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Giacamo Camuri, Angelo Fossati, Yashodhar Mathpal (Eds.) Published by: IGNCA, Janpath, New Delhi, 1993, pp. 150. Rs. 450/-
The work on the deer, one of the packages of the Indo-Itlalian Deer Project, conceived by the IGNCA, is an attempt to focus on mans comprehension of the primal sight and its manifestation in multiple textural elements in timeless creations. Dr. Kapila Vatsyayan conceptualises the very format of the book in her befitting Foreword. She writes: "Naturally no work of this nature could begin without first exploring the legacy of mankind as seen in prehistoric rock art of the world. This not only captures and arrests mans experience of life phenomena but is also art on its own terms".
|Moreover, the editors have
certainly done a commendable job by accumulating information and visual texts on the rock
art of India and Europe in one place around and pivotal point the deer.
Although the title of the book outlines the deer motif in rock art, yet in
both the sections, Indian and the European, the editors have gone beyond the parameter of
the prehistory engulfing imagery of the deer in later periods and its representation in
myths, legends, cosmic metaphors, poetics, oral traditions, so on and so forth. The
conceptual frame work of the book is the understanding of art centering round the deer,
however the book encompasses even the biological aspect of the animal to give the work a
Dr. Mathpals documentation of different species of deer as depicted in the rock art in Bhimbetka and shelterwise distribution of deer images is really a commendable attempt. Another noteworthy contribution here lies in the enlisting of the rock art sites in India and its plotting on an accurate scale map. Dr. Mathpal has tactfully avoided the dilemma of absolute dating of the rock paintings in this work for obvious reasons. Probably this is the right kind of approach necessary at this stage.
At the outset, editors of the European Section, Giacamo Camuri and Angelo Fossati have outlined their approach in the following lines: "Delving into the strata of prehistory while the concentrating on reliable resources of oral tradition, one is guided by a figure that has shown alacrity and stubbornness in its resistance to cultural changes". They have treated their concept with deft approach supported by authentic materials of timeless art carefully selected from important as well as little known sites.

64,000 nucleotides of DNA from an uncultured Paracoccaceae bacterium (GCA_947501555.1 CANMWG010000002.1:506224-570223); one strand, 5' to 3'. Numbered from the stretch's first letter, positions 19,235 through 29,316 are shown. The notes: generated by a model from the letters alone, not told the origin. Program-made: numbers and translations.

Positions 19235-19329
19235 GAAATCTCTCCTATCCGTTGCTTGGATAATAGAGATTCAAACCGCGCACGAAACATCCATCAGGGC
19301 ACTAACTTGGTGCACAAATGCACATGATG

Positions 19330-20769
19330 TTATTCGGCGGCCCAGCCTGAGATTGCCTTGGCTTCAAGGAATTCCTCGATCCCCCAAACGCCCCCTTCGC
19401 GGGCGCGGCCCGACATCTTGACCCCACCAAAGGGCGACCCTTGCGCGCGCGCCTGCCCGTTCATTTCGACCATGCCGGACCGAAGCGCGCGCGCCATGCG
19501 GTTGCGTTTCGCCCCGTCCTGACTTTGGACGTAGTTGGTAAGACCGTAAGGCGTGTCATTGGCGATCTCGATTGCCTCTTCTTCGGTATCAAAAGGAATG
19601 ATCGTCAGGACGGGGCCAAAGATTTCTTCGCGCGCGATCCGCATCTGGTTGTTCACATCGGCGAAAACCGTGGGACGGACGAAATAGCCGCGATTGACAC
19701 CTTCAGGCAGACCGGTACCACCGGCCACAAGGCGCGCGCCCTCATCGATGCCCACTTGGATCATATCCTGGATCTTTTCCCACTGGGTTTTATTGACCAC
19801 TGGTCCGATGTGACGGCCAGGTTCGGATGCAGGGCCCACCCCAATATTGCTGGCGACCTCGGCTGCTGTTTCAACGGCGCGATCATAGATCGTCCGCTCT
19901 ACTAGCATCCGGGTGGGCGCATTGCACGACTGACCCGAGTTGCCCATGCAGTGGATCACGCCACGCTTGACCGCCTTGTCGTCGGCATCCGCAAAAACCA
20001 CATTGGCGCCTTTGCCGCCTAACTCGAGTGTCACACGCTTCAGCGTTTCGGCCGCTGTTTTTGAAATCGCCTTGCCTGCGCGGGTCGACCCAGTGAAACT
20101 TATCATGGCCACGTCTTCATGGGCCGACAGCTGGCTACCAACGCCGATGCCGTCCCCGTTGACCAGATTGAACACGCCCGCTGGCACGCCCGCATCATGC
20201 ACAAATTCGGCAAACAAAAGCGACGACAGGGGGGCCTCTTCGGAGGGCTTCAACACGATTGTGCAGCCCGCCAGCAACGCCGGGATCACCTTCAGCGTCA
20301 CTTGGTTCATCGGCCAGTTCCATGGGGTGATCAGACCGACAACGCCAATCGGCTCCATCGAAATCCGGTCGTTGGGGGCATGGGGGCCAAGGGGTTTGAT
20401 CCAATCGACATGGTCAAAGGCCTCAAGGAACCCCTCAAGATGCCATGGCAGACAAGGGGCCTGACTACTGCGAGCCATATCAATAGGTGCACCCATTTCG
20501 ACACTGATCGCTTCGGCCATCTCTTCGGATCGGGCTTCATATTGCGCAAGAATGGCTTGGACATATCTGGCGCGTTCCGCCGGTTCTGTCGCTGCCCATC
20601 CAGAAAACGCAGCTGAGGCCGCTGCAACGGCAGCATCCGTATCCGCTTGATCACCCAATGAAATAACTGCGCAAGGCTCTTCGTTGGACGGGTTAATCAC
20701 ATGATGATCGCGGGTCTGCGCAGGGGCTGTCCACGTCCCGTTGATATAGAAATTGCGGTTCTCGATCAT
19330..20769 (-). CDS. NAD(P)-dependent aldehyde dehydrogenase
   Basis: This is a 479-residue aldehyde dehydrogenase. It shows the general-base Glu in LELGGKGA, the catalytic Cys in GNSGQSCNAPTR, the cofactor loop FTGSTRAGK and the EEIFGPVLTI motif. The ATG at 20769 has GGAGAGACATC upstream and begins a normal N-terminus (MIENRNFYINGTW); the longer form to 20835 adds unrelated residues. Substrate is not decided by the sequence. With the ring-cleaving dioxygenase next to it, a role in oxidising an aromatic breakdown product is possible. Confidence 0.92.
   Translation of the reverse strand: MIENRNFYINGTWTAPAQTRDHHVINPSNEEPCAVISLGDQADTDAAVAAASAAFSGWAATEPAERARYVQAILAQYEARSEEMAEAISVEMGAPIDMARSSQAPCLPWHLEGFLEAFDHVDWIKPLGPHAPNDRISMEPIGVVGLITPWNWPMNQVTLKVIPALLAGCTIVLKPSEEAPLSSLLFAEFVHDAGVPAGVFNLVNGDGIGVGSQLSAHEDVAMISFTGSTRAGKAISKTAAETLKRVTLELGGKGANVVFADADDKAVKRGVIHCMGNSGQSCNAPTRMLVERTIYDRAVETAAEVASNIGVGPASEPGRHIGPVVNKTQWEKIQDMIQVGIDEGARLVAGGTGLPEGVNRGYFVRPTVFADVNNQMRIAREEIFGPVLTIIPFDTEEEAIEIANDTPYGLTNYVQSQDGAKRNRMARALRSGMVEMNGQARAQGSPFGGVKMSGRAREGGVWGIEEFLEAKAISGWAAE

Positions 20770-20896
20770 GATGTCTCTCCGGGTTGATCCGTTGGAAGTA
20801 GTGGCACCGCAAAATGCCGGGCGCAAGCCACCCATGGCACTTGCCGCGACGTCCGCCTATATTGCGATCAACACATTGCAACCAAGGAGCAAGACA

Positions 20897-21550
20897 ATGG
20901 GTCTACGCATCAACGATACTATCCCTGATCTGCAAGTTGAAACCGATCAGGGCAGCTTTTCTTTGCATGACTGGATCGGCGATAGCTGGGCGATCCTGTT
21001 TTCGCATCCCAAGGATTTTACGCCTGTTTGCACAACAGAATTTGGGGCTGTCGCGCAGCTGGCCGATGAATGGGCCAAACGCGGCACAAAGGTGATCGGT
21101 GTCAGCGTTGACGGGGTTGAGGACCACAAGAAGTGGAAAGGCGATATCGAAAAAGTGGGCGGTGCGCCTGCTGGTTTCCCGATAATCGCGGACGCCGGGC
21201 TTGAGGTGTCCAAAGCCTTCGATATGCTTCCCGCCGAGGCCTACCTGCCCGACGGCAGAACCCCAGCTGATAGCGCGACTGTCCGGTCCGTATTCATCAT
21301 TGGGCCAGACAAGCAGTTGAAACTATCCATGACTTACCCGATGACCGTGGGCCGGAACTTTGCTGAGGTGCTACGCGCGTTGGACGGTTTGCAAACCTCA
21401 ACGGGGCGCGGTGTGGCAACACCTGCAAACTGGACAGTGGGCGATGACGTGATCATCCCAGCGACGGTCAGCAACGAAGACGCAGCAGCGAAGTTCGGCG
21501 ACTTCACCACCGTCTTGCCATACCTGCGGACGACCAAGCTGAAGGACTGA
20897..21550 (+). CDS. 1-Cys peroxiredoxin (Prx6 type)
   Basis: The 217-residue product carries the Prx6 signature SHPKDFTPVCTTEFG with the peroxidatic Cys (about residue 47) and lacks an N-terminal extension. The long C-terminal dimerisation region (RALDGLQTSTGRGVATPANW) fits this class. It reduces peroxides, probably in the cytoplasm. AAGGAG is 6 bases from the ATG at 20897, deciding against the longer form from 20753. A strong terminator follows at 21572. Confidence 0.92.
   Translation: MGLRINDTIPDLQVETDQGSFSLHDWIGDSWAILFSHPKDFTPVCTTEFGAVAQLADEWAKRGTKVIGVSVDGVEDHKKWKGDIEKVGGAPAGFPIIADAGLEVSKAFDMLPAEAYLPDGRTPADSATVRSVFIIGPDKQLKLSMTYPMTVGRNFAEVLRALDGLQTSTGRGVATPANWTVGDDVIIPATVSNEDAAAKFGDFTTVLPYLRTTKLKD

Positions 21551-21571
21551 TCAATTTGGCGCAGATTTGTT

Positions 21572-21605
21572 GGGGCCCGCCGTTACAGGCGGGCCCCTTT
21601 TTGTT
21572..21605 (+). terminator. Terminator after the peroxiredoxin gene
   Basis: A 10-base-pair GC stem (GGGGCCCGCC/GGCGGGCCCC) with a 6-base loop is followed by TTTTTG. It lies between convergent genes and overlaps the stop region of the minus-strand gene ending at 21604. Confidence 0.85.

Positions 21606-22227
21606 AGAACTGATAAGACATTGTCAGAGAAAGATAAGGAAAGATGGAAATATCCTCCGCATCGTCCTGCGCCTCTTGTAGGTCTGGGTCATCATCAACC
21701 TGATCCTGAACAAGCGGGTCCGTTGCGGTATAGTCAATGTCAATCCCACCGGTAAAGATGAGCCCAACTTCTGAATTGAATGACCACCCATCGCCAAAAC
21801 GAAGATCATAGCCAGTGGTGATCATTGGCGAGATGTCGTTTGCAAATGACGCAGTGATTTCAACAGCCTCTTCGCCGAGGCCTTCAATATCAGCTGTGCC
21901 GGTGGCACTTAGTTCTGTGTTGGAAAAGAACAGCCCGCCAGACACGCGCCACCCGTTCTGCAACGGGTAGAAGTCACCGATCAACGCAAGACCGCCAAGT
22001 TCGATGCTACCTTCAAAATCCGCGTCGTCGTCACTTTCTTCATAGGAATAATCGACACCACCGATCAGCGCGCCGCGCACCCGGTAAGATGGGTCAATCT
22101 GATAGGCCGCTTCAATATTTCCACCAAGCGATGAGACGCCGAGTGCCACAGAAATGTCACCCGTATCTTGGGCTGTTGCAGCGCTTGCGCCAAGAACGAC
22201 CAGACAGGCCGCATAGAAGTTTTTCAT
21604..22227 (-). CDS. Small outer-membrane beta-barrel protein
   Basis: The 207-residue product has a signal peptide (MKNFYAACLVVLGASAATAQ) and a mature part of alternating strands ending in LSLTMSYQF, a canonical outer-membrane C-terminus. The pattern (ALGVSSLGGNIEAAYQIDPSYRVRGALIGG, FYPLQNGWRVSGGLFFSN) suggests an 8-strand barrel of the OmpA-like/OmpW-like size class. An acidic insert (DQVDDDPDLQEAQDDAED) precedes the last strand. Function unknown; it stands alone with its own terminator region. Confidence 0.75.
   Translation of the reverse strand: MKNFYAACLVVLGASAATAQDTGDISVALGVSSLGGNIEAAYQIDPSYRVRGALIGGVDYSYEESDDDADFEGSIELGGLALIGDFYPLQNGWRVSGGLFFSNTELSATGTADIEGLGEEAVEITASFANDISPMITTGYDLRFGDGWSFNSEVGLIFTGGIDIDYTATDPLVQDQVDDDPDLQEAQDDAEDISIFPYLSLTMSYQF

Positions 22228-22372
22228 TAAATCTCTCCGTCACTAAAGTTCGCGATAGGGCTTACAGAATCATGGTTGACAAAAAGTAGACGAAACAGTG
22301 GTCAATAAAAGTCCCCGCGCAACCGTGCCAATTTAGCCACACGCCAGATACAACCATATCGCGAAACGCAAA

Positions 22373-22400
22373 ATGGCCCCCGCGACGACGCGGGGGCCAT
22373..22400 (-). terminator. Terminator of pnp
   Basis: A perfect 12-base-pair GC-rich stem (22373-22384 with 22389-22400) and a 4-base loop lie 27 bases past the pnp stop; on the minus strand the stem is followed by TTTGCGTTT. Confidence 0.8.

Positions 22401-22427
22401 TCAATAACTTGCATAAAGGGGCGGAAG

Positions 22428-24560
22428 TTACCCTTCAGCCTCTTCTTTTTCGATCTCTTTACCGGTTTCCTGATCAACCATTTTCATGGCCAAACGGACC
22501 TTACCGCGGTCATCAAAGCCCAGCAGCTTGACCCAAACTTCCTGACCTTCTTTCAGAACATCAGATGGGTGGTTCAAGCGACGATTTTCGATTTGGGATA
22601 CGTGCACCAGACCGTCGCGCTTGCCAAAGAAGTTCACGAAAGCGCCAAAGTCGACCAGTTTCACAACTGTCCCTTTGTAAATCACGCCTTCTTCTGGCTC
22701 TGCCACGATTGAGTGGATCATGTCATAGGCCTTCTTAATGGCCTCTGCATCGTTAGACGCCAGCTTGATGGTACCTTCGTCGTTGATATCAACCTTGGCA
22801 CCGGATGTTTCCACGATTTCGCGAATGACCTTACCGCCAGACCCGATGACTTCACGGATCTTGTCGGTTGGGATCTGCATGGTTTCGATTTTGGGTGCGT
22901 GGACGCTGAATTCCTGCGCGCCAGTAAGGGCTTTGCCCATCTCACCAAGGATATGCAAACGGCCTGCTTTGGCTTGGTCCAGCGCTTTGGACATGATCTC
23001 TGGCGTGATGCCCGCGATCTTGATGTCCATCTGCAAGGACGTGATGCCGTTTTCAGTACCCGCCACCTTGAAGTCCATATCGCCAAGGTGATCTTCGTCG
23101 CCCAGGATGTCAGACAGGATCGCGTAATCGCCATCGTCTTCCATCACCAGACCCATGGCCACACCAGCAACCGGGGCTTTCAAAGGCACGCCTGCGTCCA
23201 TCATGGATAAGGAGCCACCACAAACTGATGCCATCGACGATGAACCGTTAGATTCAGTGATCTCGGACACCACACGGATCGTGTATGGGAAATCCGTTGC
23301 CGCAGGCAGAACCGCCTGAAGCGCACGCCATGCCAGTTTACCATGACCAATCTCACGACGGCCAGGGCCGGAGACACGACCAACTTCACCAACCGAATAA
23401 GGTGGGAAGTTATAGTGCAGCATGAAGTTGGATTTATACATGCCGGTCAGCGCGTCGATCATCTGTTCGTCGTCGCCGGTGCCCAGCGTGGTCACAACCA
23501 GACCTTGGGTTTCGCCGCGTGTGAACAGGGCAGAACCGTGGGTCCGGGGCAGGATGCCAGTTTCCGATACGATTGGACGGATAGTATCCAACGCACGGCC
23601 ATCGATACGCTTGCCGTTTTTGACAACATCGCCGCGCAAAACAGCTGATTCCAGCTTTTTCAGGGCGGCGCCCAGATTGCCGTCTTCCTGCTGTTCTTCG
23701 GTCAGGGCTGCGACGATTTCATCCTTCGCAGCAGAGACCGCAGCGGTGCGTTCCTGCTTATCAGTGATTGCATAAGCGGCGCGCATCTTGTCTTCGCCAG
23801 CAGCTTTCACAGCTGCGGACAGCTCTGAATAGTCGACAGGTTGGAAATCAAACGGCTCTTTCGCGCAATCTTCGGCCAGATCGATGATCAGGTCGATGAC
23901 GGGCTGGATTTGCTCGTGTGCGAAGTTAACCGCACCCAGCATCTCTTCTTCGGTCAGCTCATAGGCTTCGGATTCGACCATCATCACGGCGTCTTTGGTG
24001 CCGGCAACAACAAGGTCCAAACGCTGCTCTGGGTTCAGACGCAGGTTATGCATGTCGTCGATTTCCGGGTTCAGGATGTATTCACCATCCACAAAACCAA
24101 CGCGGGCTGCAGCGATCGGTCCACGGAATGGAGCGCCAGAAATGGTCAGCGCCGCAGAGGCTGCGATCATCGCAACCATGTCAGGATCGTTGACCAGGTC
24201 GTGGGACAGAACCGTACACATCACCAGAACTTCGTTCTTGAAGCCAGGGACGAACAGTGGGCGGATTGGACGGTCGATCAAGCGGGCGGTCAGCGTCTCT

The rock art is a subject which is a conjunction or meeting point of art and science. The editors have highlighted both and points science and aesthetics rationally, while dealing with the subject. Their attempt to interpret the semiotic code of the rock art motifs through the elements of nature is unique. It is interesting to understand the process of transformation from the two-dimensional rock art to the formation of mythologies in oral text. In the languages of the editors, "the meaning announced in visual languages are compounded in narrative composition of myths and legends". Obviously, there remains some doubt on the hypothesis of so-called narrative context concealed in visual representation forming the required background to the production of a painting. In fact, artistic visualisation is more feasible on the basis of an existing oral text or narrative rather than the forming of a myth or legend on an incipient art form. The illustrations cited here from renowned sites such as Lascax, Val Camonica, Pena Del Cuco, etc. belonging to late Paleolithic period followed by the samples from the Iron age in Alpine region do not complements to the viewpoint held by the authors.
To sum up, this book would give an excellent direction in understanding rock art in an overall holistic situation. So far, the rock art was treated as a subject of chronology, form and style to some extent over the years. This is a maiden attempt to unravel the semiotic code, having taken into account the total structure of the art and interrelated issues in the timeless journey of man.
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